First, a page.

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QuantumModel

Quantum Model Unlocks New Approach to Single-Photon Detection

To become more pervasive in daily life, quantum technology needs to better detect single particles of light, called photons, carrying quantum information. The problem is that each photon is a very weak signal, making it difficult for measurement devices to efficiently detect them. Purdue University engineers have proposed a new quantum resource that could help design the next generation of single-photon detectors.
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Thermal

In High Temperatures, A New Class of Ceramics Controls Heat Radiation

Manufacturers frequently use coatings to protect the structural stability of engines or power generators operating at high temperatures. Ceramic shields, however, have not been able to adequately address a critical, performance-limiting factor: heat radiation. A new ceramic coating from Purdue University acts as a kind of thermal antenna, using light-matter oscillations, or polaritrons, to control the direction and electromagnetic spectrum of thermal radiation.
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Thermal

New Antenna Tech to Equip Ceramic Coatings with Heat Radiation Control

The gas turbines powering aircraft engines rely on ceramic coatings that ensure structural stability at high temperatures. But these coatings don’t control heat radiation, limiting the performance of the engine. Researchers at Purdue University have engineered ceramic “nanotubes” that behave as thermal antennas, offering control over the spectrum and direction of high-temperature heat radiation.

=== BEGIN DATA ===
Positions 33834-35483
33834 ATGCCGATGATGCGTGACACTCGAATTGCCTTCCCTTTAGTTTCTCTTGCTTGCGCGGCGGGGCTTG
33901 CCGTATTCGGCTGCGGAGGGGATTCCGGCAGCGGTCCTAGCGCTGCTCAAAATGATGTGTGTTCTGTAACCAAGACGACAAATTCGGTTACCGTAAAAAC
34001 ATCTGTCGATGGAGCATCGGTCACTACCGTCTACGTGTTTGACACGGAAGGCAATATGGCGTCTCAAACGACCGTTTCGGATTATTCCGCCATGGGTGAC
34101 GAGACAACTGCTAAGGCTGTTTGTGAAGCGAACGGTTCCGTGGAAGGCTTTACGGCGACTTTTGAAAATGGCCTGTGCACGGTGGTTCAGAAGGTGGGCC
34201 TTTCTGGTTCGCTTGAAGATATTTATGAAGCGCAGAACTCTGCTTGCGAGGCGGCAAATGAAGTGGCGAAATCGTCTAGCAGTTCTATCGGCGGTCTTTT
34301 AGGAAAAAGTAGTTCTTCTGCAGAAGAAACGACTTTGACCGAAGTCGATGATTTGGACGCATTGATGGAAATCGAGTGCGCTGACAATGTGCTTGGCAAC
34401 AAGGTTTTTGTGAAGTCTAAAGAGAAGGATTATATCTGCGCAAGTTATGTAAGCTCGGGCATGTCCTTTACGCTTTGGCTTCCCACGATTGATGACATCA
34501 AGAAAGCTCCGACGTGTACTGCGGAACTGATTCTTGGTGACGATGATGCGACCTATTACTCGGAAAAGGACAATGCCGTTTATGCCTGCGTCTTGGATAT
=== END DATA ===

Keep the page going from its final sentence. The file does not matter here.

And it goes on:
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skyrmions

Researchers Propose New Topological Phase of Atomic Matter Hosting ‘Photonic Skyrmions

The field of topology or the study of how surfaces behave in different dimensions has profoundly influenced the current understanding of matter. The prime example is the topological insulator, which conducts electricity only on the surface while being completely insulating inside the bulk. Topological insulators behave like a metal, i.e., silver on the surface, but inside, it would behave like glass. These properties are defined using the conductivity or flow of electrons depicting whether there is a highway or a road-block for their motion. One major driver of future applications for topological insulators is in the field of spin-electronic devices since these electrons spin in unison, all aligned with each other while flowing on the surface.
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SpinLocked

Spinning Light Waves Might be 'Locked' for Photonics Technologies

A newly described property related to the "spin" and momentum of light waves suggests potential practical applications in photonic communications and photonic circuits. Scientists already knew that light waves have an electric field that can rotate as they propagate, which is known as the polarization property of light, and that light waves carry momentum in their direction of motion. In new findings, researchers have discovered a "spin-momentum locking," meaning, for example, light waves that spin in a counterclockwise direction can only move forward, and vice versa.
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